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The Impact of Public Scrutiny on Corporate Philanthropy

  • Ailian Gan

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    This paper proposes that a corporation’s vulnerability to public scrutiny drives its corporate giving. The hypothesis that companies donate for strategic motives is tested against the alternative that they do so for altruistic reasons. Court cases and news articles were selected as proxies for public scrutiny. Macroeconomic variables were used to gauge the level of public charitable need and test for altruism. Through examining the philanthropic behavior of 40 Fortune 500 companies over 7 years, this paper finds that companies are strategic and altruistic in their giving. Copyright Springer 2006

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    File URL: http://hdl.handle.net/10.1007/s10551-006-9087-4
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    Article provided by Springer in its journal Journal of Business Ethics.

    Volume (Year): 69 (2006)
    Issue (Month): 3 (December)
    Pages: 217-236

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    Handle: RePEc:kap:jbuset:v:69:y:2006:i:3:p:217-236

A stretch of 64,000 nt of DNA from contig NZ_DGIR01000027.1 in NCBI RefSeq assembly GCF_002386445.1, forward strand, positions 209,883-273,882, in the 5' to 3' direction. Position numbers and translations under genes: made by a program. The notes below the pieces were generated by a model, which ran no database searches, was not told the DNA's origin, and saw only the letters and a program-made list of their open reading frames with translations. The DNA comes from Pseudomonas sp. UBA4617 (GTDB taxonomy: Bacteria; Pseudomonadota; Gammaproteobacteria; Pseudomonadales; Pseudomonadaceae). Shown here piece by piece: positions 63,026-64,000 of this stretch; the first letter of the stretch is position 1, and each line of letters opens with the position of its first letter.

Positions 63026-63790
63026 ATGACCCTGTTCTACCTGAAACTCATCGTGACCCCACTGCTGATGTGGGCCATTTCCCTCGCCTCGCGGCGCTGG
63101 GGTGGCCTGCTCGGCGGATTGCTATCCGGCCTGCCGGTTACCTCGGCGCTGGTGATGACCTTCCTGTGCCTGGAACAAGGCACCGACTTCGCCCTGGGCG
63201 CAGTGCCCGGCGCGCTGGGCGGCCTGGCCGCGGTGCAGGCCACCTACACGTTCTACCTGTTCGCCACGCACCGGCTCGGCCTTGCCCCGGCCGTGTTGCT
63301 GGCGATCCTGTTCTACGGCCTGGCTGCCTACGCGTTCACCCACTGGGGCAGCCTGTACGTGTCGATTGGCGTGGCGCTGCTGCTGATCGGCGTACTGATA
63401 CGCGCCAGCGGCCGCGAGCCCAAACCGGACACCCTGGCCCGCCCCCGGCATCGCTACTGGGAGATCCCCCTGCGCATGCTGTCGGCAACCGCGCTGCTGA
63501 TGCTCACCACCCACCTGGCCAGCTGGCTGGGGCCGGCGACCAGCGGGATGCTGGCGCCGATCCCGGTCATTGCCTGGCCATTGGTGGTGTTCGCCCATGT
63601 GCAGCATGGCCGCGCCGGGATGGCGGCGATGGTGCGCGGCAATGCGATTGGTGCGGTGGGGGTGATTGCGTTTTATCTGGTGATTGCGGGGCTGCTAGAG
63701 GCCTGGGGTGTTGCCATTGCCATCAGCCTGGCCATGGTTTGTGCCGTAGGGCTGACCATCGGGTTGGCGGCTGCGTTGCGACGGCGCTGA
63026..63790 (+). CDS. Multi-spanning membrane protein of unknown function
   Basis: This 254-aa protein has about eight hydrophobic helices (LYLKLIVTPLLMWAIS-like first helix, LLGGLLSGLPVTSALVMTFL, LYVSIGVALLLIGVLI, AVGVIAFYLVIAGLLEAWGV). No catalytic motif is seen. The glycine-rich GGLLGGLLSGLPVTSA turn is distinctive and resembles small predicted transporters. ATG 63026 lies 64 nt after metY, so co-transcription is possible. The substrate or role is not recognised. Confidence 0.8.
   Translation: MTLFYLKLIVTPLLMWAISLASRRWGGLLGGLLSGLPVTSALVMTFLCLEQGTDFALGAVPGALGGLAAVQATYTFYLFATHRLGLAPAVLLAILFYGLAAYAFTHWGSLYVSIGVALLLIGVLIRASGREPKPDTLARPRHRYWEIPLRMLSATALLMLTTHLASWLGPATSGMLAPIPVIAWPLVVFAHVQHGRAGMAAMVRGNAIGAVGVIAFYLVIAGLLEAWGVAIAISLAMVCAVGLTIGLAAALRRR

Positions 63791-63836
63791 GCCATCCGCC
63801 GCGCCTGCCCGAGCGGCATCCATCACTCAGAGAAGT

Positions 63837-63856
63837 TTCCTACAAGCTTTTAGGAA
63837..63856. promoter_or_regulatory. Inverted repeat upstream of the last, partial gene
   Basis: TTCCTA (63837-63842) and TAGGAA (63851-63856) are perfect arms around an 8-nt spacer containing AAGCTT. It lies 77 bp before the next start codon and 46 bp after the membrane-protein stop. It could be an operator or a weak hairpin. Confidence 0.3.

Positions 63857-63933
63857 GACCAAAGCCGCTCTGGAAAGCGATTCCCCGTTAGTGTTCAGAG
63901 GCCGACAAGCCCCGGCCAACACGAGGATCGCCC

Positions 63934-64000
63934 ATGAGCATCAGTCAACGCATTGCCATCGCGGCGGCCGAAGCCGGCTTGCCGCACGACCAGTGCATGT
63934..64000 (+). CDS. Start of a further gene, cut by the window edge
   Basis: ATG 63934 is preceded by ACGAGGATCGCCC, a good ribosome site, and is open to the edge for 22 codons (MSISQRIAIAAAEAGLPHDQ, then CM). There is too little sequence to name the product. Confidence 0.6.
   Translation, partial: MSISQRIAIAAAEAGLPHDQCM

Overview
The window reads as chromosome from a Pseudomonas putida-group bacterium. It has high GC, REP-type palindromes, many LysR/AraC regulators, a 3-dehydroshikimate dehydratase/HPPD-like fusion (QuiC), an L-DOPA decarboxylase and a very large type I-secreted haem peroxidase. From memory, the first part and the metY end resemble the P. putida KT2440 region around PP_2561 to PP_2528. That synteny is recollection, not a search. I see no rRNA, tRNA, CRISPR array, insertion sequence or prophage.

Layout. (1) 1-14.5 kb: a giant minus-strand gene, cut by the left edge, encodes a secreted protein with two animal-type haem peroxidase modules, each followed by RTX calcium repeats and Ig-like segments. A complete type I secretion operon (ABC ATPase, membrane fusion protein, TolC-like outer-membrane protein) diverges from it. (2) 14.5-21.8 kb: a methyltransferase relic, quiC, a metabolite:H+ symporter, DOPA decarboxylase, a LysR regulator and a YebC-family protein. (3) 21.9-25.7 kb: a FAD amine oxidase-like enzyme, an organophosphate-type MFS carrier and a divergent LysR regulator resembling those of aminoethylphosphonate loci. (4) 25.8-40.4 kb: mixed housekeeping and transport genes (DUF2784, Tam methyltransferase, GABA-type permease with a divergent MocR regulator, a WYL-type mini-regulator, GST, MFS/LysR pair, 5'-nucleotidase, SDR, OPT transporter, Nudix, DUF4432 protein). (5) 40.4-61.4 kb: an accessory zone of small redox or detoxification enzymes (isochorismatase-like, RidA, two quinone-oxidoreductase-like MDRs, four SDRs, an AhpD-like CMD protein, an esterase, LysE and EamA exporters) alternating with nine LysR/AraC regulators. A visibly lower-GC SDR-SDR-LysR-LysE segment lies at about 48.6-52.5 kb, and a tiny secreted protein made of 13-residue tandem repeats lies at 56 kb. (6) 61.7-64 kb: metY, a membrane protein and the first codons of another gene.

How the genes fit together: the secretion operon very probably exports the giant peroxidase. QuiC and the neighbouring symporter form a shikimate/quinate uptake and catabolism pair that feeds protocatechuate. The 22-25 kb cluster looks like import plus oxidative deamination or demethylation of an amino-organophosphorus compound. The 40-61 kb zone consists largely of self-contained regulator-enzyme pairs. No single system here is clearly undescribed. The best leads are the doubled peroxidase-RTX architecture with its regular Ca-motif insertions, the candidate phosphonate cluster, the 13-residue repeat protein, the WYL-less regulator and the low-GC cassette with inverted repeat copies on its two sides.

Contact details of provider: Web page: http://www.springerlink.com/link.asp?id=100281

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    1. Harbaugh, William T., 1998. "What do donations buy?: A model of philanthropy based on prestige and warm glow," Journal of Public Economics, Elsevier, vol. 67(2), pages 269-284, February.
    2. Bernheim, B Douglas & Shleifer, Andrei & Summers, Lawrence H, 1986. "The Strategic Bequest Motive," Journal of Labor Economics, University of Chicago Press, vol. 4(3), pages S151-82, July.
    3. Duncan, Brian, 2004. "A theory of impact philanthropy," Journal of Public Economics, Elsevier, vol. 88(9-10), pages 2159-2180, August.
    4. Mike Adams, 1998. "An Analysis of Corporate Donations: United Kingdom Evidence," Journal of Management Studies, Wiley Blackwell, vol. 35(5), pages 641-654, 09.
    5. Stephen Brammer & Andrew Millington, 2004. "The Development of Corporate Charitable Contributions in the UK: A Stakeholder Analysis," Journal of Management Studies, Wiley Blackwell, vol. 41(8), pages 1411-1434, December.
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